Privacy on the Go was published by California’s Attorney General in January 2013. It offers the AG’s privacy practice recommendations for participants at all levels of the mobile ecosystem.
Privacy on the Go begins with a message from the AG. Part of that message explains why the publication was produced (emphasis added).
The world has gone mobile. Today, 85 percent of American adults own a cell phone and over half of them use their phones to access the Internet. The mobile app marketplace is also booming with more than 1,600 new mobile apps being introduced every day. These apps allow us to do everything from streaming movies to hailing a cab to viewing our own X-ray and ultrasound images.
I have written, on several occasions, about the importance of assigning copyrights (and other intellectual property rights) when work is done by an independent contractor. (See, e.g., Independent Contractors: How to Assign Copyrights.) Sometimes, however – as suggested in a comment to What is a Derivative Work, and Why should I Care? – it is appropriate not to assign all rights.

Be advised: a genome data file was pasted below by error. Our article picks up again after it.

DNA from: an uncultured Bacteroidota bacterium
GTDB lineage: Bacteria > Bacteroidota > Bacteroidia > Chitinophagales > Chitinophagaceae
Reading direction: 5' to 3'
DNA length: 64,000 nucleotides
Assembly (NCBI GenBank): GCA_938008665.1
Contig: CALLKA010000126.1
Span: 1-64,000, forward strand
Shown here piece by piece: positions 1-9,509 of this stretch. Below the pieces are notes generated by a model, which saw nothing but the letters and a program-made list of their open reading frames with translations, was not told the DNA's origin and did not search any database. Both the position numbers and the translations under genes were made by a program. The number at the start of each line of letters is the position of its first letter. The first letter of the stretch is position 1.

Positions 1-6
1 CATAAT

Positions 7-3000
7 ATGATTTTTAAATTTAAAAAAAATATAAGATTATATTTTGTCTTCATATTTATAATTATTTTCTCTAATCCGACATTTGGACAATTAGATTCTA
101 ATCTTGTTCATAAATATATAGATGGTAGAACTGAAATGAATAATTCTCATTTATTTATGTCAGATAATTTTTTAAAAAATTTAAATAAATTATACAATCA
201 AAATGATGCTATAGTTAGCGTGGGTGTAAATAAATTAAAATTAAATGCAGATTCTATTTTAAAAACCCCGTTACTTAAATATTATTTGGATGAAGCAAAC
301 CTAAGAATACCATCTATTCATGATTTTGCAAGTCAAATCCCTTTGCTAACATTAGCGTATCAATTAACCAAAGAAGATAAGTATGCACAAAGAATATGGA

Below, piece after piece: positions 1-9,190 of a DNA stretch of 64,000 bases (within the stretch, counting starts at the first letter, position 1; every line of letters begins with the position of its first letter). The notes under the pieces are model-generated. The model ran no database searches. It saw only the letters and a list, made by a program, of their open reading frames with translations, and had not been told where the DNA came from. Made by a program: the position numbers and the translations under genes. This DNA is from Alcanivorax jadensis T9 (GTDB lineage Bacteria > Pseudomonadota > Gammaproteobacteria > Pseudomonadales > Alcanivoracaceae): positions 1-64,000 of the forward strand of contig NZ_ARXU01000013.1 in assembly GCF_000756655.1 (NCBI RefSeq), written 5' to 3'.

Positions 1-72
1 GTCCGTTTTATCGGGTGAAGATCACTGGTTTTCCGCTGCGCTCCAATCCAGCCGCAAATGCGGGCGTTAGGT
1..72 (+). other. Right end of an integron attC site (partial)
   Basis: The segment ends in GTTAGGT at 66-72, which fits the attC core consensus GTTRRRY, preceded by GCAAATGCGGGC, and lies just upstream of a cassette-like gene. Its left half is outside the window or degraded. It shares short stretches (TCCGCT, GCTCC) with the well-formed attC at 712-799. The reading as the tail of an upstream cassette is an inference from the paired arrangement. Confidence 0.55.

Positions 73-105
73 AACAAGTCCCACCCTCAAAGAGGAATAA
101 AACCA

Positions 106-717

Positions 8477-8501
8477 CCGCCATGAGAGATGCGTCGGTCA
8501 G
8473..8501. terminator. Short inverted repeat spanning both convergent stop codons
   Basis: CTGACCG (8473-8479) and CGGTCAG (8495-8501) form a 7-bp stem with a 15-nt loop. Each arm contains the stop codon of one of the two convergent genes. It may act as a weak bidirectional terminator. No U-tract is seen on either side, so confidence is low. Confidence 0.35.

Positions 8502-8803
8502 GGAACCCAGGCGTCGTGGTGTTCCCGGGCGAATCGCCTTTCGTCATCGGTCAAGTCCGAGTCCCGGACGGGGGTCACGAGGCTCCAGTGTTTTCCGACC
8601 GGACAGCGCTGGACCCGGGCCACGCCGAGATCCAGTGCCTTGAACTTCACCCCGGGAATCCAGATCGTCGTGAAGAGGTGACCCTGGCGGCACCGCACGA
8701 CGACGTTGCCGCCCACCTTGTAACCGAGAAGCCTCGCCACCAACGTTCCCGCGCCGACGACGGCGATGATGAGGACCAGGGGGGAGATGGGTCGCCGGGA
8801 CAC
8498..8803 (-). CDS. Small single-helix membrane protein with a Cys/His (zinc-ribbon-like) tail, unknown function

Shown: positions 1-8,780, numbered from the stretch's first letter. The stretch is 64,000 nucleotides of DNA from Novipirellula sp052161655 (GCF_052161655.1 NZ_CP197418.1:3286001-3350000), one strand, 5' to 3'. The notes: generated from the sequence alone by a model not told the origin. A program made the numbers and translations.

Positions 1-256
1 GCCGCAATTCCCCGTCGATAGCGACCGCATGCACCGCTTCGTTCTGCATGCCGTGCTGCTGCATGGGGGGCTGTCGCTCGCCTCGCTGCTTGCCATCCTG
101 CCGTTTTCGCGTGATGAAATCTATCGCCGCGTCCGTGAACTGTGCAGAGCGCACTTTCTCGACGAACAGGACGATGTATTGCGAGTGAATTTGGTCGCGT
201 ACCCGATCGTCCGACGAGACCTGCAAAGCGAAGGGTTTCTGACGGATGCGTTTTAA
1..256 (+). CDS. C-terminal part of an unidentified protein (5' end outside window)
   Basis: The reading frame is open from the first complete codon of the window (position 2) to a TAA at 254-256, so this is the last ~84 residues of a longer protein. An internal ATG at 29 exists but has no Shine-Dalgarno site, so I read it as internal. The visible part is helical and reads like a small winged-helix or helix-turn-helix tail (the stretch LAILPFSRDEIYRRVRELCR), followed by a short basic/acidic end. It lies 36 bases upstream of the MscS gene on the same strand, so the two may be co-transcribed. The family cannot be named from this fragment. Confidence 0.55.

Many startups have software developed offshore to save money. There is good reason to be concerned, however, about loss of money or, even worse, loss of intellectual property when a developer is located half-way around the world. This post discusses ways to minimize those concerns.
I recommend the following:
- Ensure that the agreement with your overseas developer assigns all rights to the software (including all intellectual property rights) to you.
- Don’t send your “family jewels” offshore. For any portion of the development that requires disclosure of your most important trade secrets, use a local developer.
- Time deliverables and payments such that you never will be too severely financially exposed. If your relationship with the developer sours, you can go somewhere else without a catastrophic financial loss.
If you take care of these three points properly, everything else should be pretty routine.
Dana H. Shultz, Attorney at Law +1 510 547-0545 dana [at] danashultz [dot] com
This blog does not provide legal advice and does not create an attorney-client relationship. If you need legal advice, please contact a lawyer directly.